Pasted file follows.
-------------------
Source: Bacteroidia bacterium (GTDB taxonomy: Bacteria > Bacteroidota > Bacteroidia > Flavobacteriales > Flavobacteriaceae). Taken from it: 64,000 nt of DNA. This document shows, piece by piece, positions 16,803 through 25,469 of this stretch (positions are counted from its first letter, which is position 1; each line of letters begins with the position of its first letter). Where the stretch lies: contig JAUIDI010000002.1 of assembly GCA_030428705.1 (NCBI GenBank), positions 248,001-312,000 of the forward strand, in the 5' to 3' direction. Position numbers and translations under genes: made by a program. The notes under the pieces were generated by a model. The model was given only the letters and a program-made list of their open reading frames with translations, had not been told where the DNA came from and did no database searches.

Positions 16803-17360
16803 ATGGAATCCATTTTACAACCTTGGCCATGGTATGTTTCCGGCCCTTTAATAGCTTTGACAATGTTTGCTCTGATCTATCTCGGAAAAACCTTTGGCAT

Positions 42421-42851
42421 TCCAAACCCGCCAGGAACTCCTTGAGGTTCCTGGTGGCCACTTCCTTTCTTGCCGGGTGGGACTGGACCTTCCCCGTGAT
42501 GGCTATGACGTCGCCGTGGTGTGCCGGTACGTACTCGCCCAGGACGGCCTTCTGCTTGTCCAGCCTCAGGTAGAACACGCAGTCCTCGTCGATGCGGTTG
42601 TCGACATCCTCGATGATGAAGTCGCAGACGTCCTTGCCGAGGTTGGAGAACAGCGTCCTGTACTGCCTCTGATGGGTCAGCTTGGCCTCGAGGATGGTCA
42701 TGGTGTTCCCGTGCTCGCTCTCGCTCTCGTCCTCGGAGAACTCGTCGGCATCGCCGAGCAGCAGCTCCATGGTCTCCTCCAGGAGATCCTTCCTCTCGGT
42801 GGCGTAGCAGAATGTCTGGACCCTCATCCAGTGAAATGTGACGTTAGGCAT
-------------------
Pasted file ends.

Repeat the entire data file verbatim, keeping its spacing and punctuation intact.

Source: Bacteroidia bacterium (GTDB taxonomy: Bacteria > Bacteroidota > Bacteroidia > Flavobacteriales > Flavobacteriaceae). Taken from it: 64,000 nt of DNA. This document shows, piece by piece, positions 16,803 through 25,469 of this stretch (positions are counted from its first letter, which is position 1; each line of letters begins with the position of its first letter). Where the stretch lies: contig JAUIDI010000002.1 of assembly GCA_030428705.1 (NCBI GenBank), positions 248,001-312,000 of the forward strand, in the 5' to 3' direction. Position numbers and translations under genes: made by a program. The notes under the pieces were generated by a model. The model was given only the letters and a program-made list of their open reading frames with translations, had not been told where the DNA came from and did no database searches.

Positions 16803-17360
16803 ATGGAATCCATTTTACAACCTTGGCCATGGTATGTTTCCGGCCCTTTAATAGCTTTGACAATGTTTGCTCTGATCTATCTCGGAAAAACCTTTGGCAT

Positions 42421-42851
42421 TCCAAACCCGCCAGGAACTCCTTGAGGTTCCTGGTGGCCACTTCCTTTCTTGCCGGGTGGGACTGGACCTTCCCCGTGAT
42501 GGCTATGACGTCGCCGTGGTGTGCCGGTACGTACTCGCCCAGGACGGCCTTCTGCTTGTCCAGCCTCAGGTAGAACACGCAGTCCTCGTCGATGCGGTTG
42601 TCGACATCCTCGATGATGAAGTCGCAGACGTCCTTGCCGAGGTTGGAGAACAGCGTCCTGTACTGCCTCTGATGGGTCAGCTTGGCCTCGAGGATGGTCA
42701 TGGTGTTCCCGTGCTCGCTCTCGCTCTCGTCCTCGGAGAACTCGTCGGCATCGCCGAGCAGCAGCTCCATGGTCTCCTCCAGGAGATCCTTCCTCTCGGT
42801 GGCGTAGCAGAATGTCTGGACCCTCATCCAGTGAAATGTGACGTTAGGCAT